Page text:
For my senior thesis project I created a zine style publication comparing and contrasting the Riot Grrrl Movement with today's Rap and Hip-Hop music that displays the disparity of women within the current landscape of the music industry. I had the pleasure of designing the overall direction and concept based off of Riot Grrrl archival photographs and lyrics, Rap and Hip-Hop lyrics, and industry statistics resulting in a conversation between the two very opposing genre's ideals and sparking questions surrounding topics of gender and race.
The following is the official project description:
The Riot Grrrl Movement was influenced by female punk and rock bands of the 1970s and 80s. Beginning in the early 1990s in Olympia, Washington, the movement was started by young women who felt that the male-dominated punk music movement was not inclusive of women and lacked space for them to display their own greater feminist thoughts: they were angry with the limitations of the expectations of woman. Women wanted to rock too, but felt that they were objects of the punk movement, not individuals. Riot Grrrl emerged as a space for female musicians and to address underrepresented subjects surrounding women such as sex, independence, identity, and creation. Young women began forming their own punk bands, self-publishing their own collage-style fanzines, and creating their own music and art to voice these criticisms and make brash, powerful, and unapologetic music.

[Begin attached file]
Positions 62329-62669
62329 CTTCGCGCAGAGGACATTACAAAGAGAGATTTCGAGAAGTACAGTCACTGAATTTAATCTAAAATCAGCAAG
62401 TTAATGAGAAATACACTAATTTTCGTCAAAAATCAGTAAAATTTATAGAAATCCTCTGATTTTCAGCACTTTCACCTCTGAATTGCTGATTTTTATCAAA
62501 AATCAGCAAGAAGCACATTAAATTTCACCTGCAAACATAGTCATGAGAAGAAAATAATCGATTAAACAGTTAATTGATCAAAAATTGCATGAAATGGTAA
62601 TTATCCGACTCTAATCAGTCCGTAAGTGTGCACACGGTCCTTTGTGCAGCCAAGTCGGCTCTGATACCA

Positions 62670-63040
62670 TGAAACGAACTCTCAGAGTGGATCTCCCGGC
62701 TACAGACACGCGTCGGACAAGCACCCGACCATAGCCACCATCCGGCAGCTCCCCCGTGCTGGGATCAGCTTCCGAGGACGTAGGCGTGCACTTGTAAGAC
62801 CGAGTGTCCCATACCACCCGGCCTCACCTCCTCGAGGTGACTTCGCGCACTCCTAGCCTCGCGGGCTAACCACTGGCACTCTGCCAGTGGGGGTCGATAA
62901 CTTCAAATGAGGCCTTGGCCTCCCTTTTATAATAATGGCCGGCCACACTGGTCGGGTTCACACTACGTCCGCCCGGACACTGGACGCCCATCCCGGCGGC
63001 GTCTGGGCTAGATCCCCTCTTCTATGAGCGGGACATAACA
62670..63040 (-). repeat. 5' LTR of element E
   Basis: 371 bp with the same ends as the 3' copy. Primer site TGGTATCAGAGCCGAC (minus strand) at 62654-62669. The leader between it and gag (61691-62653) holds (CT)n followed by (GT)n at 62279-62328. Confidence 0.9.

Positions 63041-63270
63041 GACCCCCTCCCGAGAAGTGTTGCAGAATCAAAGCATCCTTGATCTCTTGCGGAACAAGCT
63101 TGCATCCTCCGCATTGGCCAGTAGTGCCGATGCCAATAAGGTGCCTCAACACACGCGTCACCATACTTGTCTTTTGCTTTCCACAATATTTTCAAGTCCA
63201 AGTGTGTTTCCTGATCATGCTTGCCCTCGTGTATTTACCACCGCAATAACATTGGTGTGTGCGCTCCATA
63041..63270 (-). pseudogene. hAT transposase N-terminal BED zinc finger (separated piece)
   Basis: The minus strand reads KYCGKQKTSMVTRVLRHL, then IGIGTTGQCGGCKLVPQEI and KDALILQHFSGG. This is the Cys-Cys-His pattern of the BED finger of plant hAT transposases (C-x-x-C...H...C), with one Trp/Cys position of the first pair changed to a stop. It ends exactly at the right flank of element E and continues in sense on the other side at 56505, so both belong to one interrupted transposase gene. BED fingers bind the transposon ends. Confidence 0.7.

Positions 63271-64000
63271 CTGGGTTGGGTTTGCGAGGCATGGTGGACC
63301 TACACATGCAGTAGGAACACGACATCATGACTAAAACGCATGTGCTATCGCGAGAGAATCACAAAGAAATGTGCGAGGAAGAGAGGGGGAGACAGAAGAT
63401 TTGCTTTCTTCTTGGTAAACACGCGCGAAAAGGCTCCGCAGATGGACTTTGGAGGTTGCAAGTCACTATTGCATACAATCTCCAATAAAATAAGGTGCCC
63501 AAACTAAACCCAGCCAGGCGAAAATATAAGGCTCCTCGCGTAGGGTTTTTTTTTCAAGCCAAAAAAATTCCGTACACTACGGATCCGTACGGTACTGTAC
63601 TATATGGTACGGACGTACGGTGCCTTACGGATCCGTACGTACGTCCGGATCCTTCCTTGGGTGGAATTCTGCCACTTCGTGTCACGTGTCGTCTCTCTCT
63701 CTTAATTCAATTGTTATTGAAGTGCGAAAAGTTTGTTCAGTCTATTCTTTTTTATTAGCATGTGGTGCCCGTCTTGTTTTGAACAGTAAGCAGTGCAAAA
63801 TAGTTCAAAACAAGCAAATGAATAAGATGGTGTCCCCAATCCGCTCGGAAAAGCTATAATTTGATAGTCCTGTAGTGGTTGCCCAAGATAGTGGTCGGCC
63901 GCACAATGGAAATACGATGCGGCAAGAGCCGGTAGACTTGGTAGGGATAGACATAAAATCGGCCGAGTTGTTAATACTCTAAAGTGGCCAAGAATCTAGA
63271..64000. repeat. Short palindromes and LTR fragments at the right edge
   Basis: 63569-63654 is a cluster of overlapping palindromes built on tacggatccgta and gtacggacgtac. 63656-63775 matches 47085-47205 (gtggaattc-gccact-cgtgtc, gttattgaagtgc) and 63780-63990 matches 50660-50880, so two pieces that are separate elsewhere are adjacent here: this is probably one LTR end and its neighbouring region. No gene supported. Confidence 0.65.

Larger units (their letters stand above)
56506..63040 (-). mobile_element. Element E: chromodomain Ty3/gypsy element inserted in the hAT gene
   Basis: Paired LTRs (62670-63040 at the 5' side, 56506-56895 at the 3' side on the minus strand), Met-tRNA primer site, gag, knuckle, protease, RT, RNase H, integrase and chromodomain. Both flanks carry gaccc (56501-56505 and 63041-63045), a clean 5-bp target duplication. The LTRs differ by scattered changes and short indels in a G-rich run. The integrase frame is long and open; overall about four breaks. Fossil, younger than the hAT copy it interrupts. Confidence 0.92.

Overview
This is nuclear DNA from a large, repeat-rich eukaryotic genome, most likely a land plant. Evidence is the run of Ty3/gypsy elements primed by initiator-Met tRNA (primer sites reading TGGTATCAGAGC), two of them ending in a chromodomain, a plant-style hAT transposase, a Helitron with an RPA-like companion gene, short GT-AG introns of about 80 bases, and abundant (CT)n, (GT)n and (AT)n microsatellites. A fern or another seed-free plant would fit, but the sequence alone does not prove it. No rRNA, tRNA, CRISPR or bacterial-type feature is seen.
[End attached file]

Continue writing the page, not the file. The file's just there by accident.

F*BOMB is inspired by the original DIY zine publications of the 90s punk movement and it attempts to revitalize the Riot Grrrl and “DIY” Punk Movement for today. It is the first issue of a monthly publication which comments on different facets of women in the music industry such as lack of representation, discrimination, news, interviews, and creative expression. FBOMB comments on why we need representation of women in the music industry and how Riot Grrrl can integrate into and influence the current landscape of feminism through the lens of music and pop culture. It is intended for individuals yearning for a Riot Grrrl revival, and those wishing to learn more about women in music. Through examining Riot Grrrl bands, lyrics, statistics, interviews, and newly formed Riot Grrrl revival bands it is clear that there is still misogyny and lack of representation in the music industry, but that the ethics of the original Riot Grrrl movement is still alive and thriving. It celebrates and holds accountable the trials and tribulations, missteps, failures, and successes of the industry and the music being created. FBOMB confirms that Riot Grrrl can fit into the current music industry and that the industry and the world needs feminism and Riot Grrrl.